Constriction: part of the human response to life-threatening situations is hyperarousal accompanied by constriction in our bodies and a narrowing of our perception. This is an instinctive response intended to focus our attention and channel all available energy into defending ourselves from the perceived threat. Non-essential functions in the body are switched off as our attention is focussed on either defending ourselves or escaping the danger. Constriction affects breathing, muscle tone, and posture. Blood is diverted away from the skin, extremities and internal organs and pumped into the muscles in preparation for defensive action or escape. The digestive system is inhibited and we may also feel numb or frozen.

Dissocation or denial: dissociation protects us from being overwhelmed by escalating arousal, fear and pain. It is a way of enabling a person to endure experiences that would otherwise be beyond endurance. Denial is a lower form of dissociation. After a painful or life-threatening event we may deny that the event took place at all or minimise its importance. To truly acknowledge what occurred we would have to allow ourselves to experience the emotions that come with the memory and often this is too painful. It is easier, at the time, to remain in denial. Dissociation can sometimes be experienced as part of the body being disconnected or the sense that it is no longer there.

Feelings of helplessness, immobility or freezing: these are also part of the instinctive response initiated during a threatening experience. When the body perceives that there is no possibility of defence or escape it appears to shut down. Not the ordinary feelings of helplessness one feels during stress. It is a real physical response, and because it is instinctive, it is outside of our control.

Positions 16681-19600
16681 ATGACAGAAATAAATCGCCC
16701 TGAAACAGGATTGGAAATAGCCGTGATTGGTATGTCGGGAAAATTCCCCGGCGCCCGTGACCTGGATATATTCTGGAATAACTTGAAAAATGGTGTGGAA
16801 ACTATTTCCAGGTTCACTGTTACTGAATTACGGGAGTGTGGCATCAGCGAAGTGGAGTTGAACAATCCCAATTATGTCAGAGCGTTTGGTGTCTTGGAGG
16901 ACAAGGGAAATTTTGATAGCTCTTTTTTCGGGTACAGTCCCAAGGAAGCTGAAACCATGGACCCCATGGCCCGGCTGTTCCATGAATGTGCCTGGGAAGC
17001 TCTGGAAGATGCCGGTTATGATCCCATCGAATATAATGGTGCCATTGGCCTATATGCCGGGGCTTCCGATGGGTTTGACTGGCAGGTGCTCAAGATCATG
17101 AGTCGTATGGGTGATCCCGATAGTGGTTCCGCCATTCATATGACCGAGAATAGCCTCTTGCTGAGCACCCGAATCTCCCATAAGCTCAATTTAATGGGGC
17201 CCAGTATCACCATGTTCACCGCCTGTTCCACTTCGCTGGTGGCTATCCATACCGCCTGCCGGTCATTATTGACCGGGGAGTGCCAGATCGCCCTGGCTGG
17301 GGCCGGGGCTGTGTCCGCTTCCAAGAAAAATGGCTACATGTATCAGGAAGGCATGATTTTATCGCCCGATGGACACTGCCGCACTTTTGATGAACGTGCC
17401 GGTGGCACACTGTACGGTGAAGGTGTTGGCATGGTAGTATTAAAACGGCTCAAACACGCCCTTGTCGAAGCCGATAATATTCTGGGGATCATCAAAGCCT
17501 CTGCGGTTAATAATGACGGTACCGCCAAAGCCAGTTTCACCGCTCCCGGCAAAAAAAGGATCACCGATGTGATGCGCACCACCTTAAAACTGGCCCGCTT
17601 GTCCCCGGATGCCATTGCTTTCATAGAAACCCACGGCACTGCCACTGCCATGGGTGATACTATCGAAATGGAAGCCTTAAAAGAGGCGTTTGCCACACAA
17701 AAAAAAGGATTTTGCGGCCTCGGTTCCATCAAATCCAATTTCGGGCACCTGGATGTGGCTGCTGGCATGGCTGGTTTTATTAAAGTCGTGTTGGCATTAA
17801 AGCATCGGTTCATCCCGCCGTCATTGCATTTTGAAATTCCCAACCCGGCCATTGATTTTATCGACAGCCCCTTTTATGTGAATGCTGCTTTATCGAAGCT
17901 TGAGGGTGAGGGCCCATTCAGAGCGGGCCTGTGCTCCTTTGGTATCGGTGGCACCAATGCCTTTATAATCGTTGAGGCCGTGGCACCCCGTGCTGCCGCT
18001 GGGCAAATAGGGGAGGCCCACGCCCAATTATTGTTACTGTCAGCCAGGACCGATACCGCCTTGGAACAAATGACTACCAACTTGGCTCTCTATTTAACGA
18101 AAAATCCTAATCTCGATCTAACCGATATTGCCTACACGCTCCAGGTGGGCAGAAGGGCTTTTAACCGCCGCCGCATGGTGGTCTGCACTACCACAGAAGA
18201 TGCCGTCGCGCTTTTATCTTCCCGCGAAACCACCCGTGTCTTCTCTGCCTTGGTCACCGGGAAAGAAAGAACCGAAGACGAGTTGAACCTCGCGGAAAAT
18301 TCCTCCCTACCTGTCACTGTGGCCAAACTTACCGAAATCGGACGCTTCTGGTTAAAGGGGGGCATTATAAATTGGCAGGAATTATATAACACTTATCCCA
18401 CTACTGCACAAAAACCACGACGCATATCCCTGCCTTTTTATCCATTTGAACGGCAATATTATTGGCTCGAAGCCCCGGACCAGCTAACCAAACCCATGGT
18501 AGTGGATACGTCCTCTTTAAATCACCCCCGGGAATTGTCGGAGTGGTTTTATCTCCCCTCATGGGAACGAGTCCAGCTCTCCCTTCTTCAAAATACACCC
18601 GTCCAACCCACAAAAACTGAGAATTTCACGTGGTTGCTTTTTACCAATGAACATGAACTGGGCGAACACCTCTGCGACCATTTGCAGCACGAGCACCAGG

During or shortly after the event, the above symptoms appear. Subsequently, even years later, other symptoms can appear:

• Hypervigilance
• Intrusive images
• Extreme sensitivity to light and sound
• Hyperactivity
• Exaggerated emotional and startle responses
• Nightmares
• Abrupt mood swings
• Shame and lack of self-worth
• Reduced ability to deal with stress
• Difficulty sleeping

If the trauma is not addressed, then a further set of symptoms can appear.

• Panic attacks, anxiety and phobias
• Mental blankness or spaced-out feelings
• Avoidance behaviours
• Attraction to dangerous situations
• Addictive behaviours (over-eating, smoking, drinking, etc).
• Exaggerated or diminished sexual activity
• Amnesia or forgetfulness
• Inability to love, nurture or bond with other individuals
• Fear of dying or having a shortened life
• Self-mutilation
• Loss of sustaining beliefs (spiritual, religious or interpersonal)

The symptoms of trauma can be ever-present or they can come and go, remaining hidden for years and then suddenly surfacing. They can also be triggered by stress.
The symptoms can grow increasingly complex over time, and the connection to the original trauma experience can diminish, leaving us with the symptoms and no apparent cause.

Compulsion to repeat: this is a complicated symptom and can create life-long difficulties for trauma sufferers. This refers to the compulsion to repeat the actions that caused the trauma in the first place. People who have been subjected to physical or sexual abuse in childhood may find themselves repeatedly in abusive relationships and not understand why. The repetition compulsion is about recreating the original circumstances of the trauma in an effort to resolve it. Children who have experienced trauma will often re-create it in their play. Recurring accidents are another example of the compulsion to repeat, especially if the accidents have similar characteristics.

Healing Trauma

In order to heal trauma we need to learn to trust the messages our bodies are giving us. The symptoms of trauma are internal wake-up calls. The healing of trauma is primarily a biological process or bodily process often accompanied by psychological effects. This is especially true when the trauma involved betrayal by those who were supposed to protect us.

It is important to note that it is not necessary to consciously remember an event to heal from it. Trauma happens on an instinctual level, and the memories of it are stored as fragmentary experiences in our bodies, not in the rational parts of our brains. Successful healing methods inevitably involve establishing a connection to the body.

Levine, P. (2006). Healing Trauma – A Pioneering Program for Restoring the Wisdom of Your Body, Sounds True, Boulder, Colorado.